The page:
Some intervals of carbonatite from CAP17-004.
Highly anomalous means highly encouraging, especially at such an early stage of exploration. That’s how Arctic Star Exploration TSXV:ADD characterized its first batch of assays from the Cap property in east-central British Columbia. The news follows last month’s announcement of an extremely rare carbonatite-syenite discovery, suggesting potential for a range of commodities. Now assays for grab samples and the first drill hole show highly anomalous niobium, rare earths and phosphate, the company stated.
Five selected grab samples assayed 0.2% niobium pentoxide, hitting a peak of 0.96% Nb2O5, while three grab samples brought more than 0.2% total rare earth oxides, peaking at 0.39% TREO. Three samples contained over 5% phosphorus pentoxide with a peak value of 12.62% P2O5.
CAP17-004, the first of four drill holes, showed:
- - 0.35% Nb2O5 over 10.42 metres, starting at 85.24 metres in downhole depth
- - (including 0.63% Nb2O5 over 2.26 metres)
- - 9.94% P2O5 over 19.63 metres, starting at 98.87 metres
- - (including 20.97% P2O5 over 2.55 metres)
- - 0.81% TREO over 2.4 metres, starting at 136.1 metres
True widths weren’t provided. The last interval also showed a peak value of 69 ppb gold and over 1% TREO.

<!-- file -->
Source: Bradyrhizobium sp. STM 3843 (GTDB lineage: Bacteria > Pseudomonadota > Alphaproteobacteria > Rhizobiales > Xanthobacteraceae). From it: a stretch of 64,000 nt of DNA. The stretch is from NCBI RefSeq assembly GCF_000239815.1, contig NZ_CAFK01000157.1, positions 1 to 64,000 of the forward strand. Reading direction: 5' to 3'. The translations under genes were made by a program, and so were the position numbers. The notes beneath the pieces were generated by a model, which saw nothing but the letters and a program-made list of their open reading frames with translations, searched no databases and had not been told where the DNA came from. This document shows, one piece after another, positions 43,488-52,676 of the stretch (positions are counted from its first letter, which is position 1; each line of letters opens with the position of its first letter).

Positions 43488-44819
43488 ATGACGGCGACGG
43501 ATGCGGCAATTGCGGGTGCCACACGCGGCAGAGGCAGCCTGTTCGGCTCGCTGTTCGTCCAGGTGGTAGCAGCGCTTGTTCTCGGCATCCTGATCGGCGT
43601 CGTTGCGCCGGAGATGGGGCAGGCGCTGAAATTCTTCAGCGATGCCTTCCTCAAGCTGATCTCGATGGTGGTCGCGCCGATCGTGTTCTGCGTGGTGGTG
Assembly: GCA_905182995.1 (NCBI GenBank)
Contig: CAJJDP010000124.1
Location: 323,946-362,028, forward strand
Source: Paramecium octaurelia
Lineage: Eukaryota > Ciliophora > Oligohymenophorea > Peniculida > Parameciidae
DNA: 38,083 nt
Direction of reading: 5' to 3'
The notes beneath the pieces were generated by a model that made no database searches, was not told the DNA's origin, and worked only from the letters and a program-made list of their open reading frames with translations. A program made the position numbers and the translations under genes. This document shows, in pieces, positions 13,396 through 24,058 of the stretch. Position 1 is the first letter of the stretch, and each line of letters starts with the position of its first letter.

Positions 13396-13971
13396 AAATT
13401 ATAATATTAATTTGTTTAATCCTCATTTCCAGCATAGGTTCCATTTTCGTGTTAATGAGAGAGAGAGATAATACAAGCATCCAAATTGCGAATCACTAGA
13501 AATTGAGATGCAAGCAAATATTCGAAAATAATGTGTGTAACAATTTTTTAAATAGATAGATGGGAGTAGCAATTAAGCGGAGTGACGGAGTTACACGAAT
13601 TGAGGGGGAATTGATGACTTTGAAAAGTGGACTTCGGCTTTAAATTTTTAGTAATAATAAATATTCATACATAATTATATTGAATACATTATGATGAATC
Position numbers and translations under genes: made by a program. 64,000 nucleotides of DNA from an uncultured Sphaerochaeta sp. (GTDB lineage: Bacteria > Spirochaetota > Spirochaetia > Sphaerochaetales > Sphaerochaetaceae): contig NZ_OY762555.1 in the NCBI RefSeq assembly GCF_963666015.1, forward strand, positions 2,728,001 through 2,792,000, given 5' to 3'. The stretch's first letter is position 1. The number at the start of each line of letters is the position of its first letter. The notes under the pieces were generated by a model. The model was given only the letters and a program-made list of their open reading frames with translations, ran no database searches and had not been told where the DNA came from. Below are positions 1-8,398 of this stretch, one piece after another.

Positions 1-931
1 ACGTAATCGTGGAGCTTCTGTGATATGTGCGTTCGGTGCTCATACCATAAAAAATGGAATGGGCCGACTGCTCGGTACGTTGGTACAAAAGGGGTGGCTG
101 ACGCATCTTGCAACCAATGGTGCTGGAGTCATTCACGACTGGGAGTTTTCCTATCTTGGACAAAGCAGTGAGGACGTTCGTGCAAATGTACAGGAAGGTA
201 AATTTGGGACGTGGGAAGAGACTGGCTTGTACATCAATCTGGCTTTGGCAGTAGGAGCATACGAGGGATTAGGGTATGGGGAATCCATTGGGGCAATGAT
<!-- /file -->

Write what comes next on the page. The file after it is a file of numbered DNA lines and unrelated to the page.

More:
Along with sampling and drilling, the summer program included mapping and prospecting over an area of about three kilometres by one kilometre.
“The discovery of highly anomalous concentrations of niobium, phosphate and REOs at such an early stage in the exploration of the Cap project should be considered highly encouraging,” said consulting geologist Jody Dahrouge. “Future exploration at Cap will follow up on surface samples that contained highly anomalous concentrations of niobium and may be related to drill hole CAP17-004.”
Reporting from their Diagras diamond project in the Northwest Territories late last month, Arctic Starand 60% JV partner Margaret Lake Diamonds TSXV:DIA announced geophysical results that could potentially indicate “the largest kimberlite complex in the Lac de Gras field.” Further geophysics are on the 18,699-hectare property’s spring agenda, with drilling to follow.
As for Arctic Star’s recently acquired Timantti diamond project in Finland, assays released in July from historic core on the White Wolf kimberlite showed 111 microdiamonds. The company had earlier found 58 microdiamonds in an 18.9-kilogram sample taken from the same kimberlite.
Timantti covers part of the Fennoscandian Shield, host to major Russian diamond mines Lomonosov and Grib.
In July the company offered a $1.25-million private placement.